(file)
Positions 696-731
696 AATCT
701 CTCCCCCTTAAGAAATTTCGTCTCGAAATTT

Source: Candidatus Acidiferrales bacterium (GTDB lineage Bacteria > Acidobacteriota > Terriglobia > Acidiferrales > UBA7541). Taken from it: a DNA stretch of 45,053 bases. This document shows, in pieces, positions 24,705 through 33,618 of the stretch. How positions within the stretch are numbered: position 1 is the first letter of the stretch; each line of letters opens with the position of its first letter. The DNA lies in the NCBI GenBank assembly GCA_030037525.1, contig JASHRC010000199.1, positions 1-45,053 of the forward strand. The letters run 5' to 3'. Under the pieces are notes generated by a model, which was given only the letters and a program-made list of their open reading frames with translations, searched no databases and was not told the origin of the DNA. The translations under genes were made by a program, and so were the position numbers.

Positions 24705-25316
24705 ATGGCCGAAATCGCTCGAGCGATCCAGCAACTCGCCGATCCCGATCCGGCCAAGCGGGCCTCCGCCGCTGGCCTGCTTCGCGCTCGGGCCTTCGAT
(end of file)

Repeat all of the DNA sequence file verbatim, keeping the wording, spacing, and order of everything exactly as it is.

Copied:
Positions 696-731
696 AATCT
701 CTCCCCCTTAAGAAATTTCGTCTCGAAATTT

Source: Candidatus Acidiferrales bacterium (GTDB lineage Bacteria > Acidobacteriota > Terriglobia > Acidiferrales > UBA7541). Taken from it: a DNA stretch of 45,053 bases. This document shows, in pieces, positions 24,705 through 33,618 of the stretch. How positions within the stretch are numbered: position 1 is the first letter of the stretch; each line of letters opens with the position of its first letter. The DNA lies in the NCBI GenBank assembly GCA_030037525.1, contig JASHRC010000199.1, positions 1-45,053 of the forward strand. The letters run 5' to 3'. Under the pieces are notes generated by a model, which was given only the letters and a program-made list of their open reading frames with translations, searched no databases and was not told the origin of the DNA. The translations under genes were made by a program, and so were the position numbers.

Positions 24705-25316
24705 ATGGCCGAAATCGCTCGAGCGATCCAGCAACTCGCCGATCCCGATCCGGCCAAGCGGGCCTCCGCCGCTGGCCTGCTTCGCGCTCGGGCCTTCGAT